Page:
Bumblebees vs Carpenter Bees: How to Tell Them Apart

Note: this article may contain affiliate links. If you make a purchase using one of these links, I may be paid a referral fee at no expense to you.

Even though both these bees can easily be mistaken for the other, there are plenty of ways to tell them apart. In fact, if you plan on getting rid of the bees in your home, your chances of successfully doing it depends on correctly identifying the bee invader.

To help you with that, here’s a quick take on bumblebees vs carpenter bees.Bumblebees vs Carpenter Bees: How to Tell Them Apart

Because of their size and colors, these bees are almost always mistaken for each other. CC Image courtesy of Pixabay and Ysmad on Wikipedia

Difference in Appearance

Carpenter bees and bumblebees are sometimes difficult to tell apart. That’s because many species have very similar color schemes, and their sizes are almost the same. However, in spite of all of these, they do have observable traits that you can use to tell them apart.

Let A Pro Handle It.

Get a no obligation quote from a pest control pro near you:

When in doubt, look for hair – and a lot of it. Bombus bees have always been fuzzy. They have hair covering almost all the parts of their bodies. Because of this, they look stubby and fat. You can also identify these bees through their yellow and black stripes. Some have a single broad one placed neatly on their abdomens while some have two or three. Others even have two colors, a yellowish orange and a white stripe at the tail.

In contrast, carpenter bees (Xylocopa) are less hairy. Many species even have shiny abdomens that don’t appear to have any hair on them, at least none that you can see with your eyes. Some carpenter bees have yellow thoraxes with a big black dot on the center while some sport a monochromatic look, appearing with only a single color. The all-blacks are shiny and have a blue/green metallic sheen while the all-orange ones are referred to as “teddy bear bees” because of their orange-brown furry bodies.

Differences in Nesting Habits

Carpenter bee

Bumblebees are like honey bees; they live inside a busy nest with stored food. These bees prefer to live underground or right above it, making nests out of burrows or tall grass. They make their homes by secreting wax and building circular chambers that serve as storage units for food and grubs.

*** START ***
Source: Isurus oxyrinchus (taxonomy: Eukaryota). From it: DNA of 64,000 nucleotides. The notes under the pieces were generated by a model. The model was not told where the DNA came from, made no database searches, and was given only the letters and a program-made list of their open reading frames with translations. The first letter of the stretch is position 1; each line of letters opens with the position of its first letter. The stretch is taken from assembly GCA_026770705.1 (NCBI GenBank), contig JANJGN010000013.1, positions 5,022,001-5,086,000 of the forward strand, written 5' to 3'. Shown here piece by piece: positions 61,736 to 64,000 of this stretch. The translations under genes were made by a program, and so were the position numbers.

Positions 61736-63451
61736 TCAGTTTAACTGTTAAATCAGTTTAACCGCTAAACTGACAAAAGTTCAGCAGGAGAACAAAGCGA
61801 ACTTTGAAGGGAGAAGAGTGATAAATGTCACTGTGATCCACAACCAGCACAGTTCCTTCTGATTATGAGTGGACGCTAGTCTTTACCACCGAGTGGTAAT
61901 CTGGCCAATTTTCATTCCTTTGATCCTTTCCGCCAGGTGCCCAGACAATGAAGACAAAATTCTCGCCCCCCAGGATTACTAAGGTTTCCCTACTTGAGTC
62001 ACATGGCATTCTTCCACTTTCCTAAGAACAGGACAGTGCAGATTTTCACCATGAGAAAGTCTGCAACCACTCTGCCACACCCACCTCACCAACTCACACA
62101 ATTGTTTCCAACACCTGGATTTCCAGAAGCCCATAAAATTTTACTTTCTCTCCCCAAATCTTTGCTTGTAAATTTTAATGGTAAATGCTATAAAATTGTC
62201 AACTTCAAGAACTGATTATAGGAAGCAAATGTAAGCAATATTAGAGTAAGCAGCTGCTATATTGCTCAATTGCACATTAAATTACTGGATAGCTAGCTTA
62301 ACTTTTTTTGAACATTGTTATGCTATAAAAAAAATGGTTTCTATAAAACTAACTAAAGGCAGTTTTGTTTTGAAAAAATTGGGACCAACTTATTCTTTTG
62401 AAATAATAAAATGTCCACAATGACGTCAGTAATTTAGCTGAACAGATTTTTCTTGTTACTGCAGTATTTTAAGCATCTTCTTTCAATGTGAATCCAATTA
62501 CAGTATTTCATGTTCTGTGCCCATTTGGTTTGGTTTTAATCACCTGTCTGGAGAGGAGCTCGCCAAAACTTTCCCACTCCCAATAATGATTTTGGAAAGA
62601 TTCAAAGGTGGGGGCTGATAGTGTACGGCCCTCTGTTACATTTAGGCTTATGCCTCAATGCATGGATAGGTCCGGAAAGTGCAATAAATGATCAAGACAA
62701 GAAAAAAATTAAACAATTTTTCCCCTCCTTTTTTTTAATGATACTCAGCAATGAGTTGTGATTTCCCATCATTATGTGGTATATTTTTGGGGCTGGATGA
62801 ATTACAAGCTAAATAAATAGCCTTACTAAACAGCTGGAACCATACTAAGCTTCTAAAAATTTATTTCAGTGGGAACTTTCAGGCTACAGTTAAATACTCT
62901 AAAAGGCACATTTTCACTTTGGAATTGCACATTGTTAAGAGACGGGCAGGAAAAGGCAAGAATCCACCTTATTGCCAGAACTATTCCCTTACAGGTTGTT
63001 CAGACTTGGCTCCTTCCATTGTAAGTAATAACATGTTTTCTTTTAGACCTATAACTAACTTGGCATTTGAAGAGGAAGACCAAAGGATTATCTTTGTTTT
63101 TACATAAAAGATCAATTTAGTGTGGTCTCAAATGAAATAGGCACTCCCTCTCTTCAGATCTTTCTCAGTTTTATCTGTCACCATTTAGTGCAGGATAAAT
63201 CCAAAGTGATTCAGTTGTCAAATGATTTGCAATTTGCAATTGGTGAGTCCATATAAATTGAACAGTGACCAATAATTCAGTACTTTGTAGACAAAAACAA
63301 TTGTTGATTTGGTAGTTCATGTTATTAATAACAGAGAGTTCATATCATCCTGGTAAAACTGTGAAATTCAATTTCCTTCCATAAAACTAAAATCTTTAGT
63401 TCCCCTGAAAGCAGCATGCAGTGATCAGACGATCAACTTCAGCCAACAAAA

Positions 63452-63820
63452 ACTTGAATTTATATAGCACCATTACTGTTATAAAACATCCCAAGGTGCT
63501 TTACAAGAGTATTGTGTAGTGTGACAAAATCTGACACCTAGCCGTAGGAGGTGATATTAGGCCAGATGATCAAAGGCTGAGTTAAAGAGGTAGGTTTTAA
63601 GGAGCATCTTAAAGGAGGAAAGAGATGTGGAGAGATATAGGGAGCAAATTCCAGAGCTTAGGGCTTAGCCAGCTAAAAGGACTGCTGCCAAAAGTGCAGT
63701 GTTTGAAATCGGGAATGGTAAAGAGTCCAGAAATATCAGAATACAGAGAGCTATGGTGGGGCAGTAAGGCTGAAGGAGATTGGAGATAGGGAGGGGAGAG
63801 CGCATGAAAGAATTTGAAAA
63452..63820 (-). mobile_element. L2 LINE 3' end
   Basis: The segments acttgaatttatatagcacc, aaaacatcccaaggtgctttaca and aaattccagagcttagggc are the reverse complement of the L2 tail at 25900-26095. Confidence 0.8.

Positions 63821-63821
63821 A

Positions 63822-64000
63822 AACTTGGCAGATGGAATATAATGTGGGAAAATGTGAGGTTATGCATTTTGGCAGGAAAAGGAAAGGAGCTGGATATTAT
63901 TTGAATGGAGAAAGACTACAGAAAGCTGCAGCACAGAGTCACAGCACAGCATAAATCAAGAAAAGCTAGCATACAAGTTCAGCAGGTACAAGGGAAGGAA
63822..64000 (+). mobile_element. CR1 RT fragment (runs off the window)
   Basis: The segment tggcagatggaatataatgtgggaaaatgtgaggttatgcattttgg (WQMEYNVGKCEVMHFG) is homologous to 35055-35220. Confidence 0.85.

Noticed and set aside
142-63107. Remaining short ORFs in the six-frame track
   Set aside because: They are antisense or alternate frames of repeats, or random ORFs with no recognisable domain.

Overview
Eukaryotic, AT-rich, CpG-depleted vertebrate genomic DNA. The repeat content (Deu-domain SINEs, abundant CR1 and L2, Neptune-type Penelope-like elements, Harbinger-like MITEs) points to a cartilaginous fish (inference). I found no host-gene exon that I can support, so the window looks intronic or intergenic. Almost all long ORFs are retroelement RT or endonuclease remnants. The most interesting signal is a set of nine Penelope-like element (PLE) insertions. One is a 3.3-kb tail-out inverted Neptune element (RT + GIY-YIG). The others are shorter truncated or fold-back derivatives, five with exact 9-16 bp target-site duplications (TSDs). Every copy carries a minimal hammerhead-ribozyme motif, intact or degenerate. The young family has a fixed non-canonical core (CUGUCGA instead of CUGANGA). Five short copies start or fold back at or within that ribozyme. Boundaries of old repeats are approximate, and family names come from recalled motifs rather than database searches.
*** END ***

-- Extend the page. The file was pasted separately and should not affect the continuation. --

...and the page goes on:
Fuzzy bumblebees live with a colony. They have a queen who’s responsible for producing more bees and workers that maintain the nest and forage for food. However, unlike beehives, they aren’t that many. Bumblebee nests would typically have about 50 to 400 inhabitants inside them. So their colony is usually small and difficult to spot.

For carpenter bees, nesting is mostly a lonely affair. They’re solitary. Meaning, each female lives alone raising her brood until they mature and leave the nest.

Carpenter bees are also known for digging into wood, be it a living tree or a dead plank. They dig through it using their sharp mandibles and build tunnels inside. Unfortunately, this damages the wood over time and causes problems like rotting and molding. The bees’ wood-drilling habit also annoys many homeowners, so they invest in a lot of methods to get rid of them.

Differences in Behavior

So if you’re still not sure about the bees flying in your yard, just look at how they behave.

If there are a lot of them, then you could be dealing with bumblebees as they establish small colonies. If you mostly see a single bee flying around, then there’s a possibility that it’s a carpenter bee. We dropped the word “possibility” because carpenter bees can live beside others of their kind following a simple social structure. That is, if they happen to live together in the same slab of wood.

Another thing that you have to think about is their activity time. A few days after the carpenter bee eggs hatch, the larvae grow into adults and venture out. However, some of them may come back to retake the old nest. And those are females about to raise grubs of their own.

In contrast, bumblebee nests can stay for a few months. Their nest dies out in the winter or late fall, but they thrive during summer.

All in all, bumblebees behave more like honey bees. They live in colonies, help one another and have a clear social system. Carpenter bees, on the other hand, are solitary and more destructive to human property. So when it comes to bumblebees vs carpenter bees, there’s a clear winner on what bug you should totally get rid of first.

Last Updated on